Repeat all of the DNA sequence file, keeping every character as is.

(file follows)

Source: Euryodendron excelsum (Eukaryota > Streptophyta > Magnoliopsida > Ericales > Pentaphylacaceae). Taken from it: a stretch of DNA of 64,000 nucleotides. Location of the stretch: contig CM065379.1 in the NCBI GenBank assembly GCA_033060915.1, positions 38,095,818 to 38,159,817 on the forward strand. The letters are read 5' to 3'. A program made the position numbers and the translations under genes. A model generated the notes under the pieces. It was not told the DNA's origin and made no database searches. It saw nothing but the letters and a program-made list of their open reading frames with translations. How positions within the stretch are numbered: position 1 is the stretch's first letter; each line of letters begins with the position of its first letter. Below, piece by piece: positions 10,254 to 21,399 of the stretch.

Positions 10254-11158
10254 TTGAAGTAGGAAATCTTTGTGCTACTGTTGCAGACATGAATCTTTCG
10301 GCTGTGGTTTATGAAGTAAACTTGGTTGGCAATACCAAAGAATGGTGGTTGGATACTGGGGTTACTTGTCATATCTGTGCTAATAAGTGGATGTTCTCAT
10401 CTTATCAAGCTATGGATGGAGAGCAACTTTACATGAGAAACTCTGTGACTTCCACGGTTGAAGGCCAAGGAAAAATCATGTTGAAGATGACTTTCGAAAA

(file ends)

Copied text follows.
Source: Euryodendron excelsum (Eukaryota > Streptophyta > Magnoliopsida > Ericales > Pentaphylacaceae). Taken from it: a stretch of DNA of 64,000 nucleotides. Location of the stretch: contig CM065379.1 in the NCBI GenBank assembly GCA_033060915.1, positions 38,095,818 to 38,159,817 on the forward strand. The letters are read 5' to 3'. A program made the position numbers and the translations under genes. A model generated the notes under the pieces. It was not told the DNA's origin and made no database searches. It saw nothing but the letters and a program-made list of their open reading frames with translations. How positions within the stretch are numbered: position 1 is the stretch's first letter; each line of letters begins with the position of its first letter. Below, piece by piece: positions 10,254 to 21,399 of the stretch.

Positions 10254-11158
10254 TTGAAGTAGGAAATCTTTGTGCTACTGTTGCAGACATGAATCTTTCG
10301 GCTGTGGTTTATGAAGTAAACTTGGTTGGCAATACCAAAGAATGGTGGTTGGATACTGGGGTTACTTGTCATATCTGTGCTAATAAGTGGATGTTCTCAT
10401 CTTATCAAGCTATGGATGGAGAGCAACTTTACATGAGAAACTCTGTGACTTCCACGGTTGAAGGCCAAGGAAAAATCATGTTGAAGATGACTTTCGAAAA